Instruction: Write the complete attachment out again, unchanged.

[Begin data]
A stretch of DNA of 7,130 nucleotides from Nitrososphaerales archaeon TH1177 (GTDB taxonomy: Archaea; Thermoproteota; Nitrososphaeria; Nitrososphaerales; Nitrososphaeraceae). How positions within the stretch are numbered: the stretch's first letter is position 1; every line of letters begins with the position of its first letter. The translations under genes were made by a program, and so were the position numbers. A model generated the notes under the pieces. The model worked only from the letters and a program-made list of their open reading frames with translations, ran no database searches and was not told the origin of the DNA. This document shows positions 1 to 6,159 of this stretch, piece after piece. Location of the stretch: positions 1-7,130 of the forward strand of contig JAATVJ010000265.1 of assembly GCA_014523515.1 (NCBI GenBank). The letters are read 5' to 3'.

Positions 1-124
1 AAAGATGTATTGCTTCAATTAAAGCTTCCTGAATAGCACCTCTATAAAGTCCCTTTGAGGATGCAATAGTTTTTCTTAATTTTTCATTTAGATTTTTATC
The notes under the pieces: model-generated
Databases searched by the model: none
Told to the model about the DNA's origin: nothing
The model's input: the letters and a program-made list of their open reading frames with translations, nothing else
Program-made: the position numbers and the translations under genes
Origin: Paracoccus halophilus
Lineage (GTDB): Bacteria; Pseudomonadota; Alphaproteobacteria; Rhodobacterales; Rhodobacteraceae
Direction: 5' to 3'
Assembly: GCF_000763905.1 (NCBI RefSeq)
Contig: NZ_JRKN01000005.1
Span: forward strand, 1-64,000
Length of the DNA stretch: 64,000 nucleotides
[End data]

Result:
A stretch of DNA of 7,130 nucleotides from Nitrososphaerales archaeon TH1177 (GTDB taxonomy: Archaea; Thermoproteota; Nitrososphaeria; Nitrososphaerales; Nitrososphaeraceae). How positions within the stretch are numbered: the stretch's first letter is position 1; every line of letters begins with the position of its first letter. The translations under genes were made by a program, and so were the position numbers. A model generated the notes under the pieces. The model worked only from the letters and a program-made list of their open reading frames with translations, ran no database searches and was not told the origin of the DNA. This document shows positions 1 to 6,159 of this stretch, piece after piece. Location of the stretch: positions 1-7,130 of the forward strand of contig JAATVJ010000265.1 of assembly GCA_014523515.1 (NCBI GenBank). The letters are read 5' to 3'.

Positions 1-124
1 AAAGATGTATTGCTTCAATTAAAGCTTCCTGAATAGCACCTCTATAAAGTCCCTTTGAGGATGCAATAGTTTTTCTTAATTTTTCATTTAGATTTTTATC
The notes under the pieces: model-generated
Databases searched by the model: none
Told to the model about the DNA's origin: nothing
The model's input: the letters and a program-made list of their open reading frames with translations, nothing else
Program-made: the position numbers and the translations under genes
Origin: Paracoccus halophilus
Lineage (GTDB): Bacteria; Pseudomonadota; Alphaproteobacteria; Rhodobacterales; Rhodobacteraceae
Direction: 5' to 3'
Assembly: GCF_000763905.1 (NCBI RefSeq)
Contig: NZ_JRKN01000005.1
Span: forward strand, 1-64,000
Length of the DNA stretch: 64,000 nucleotides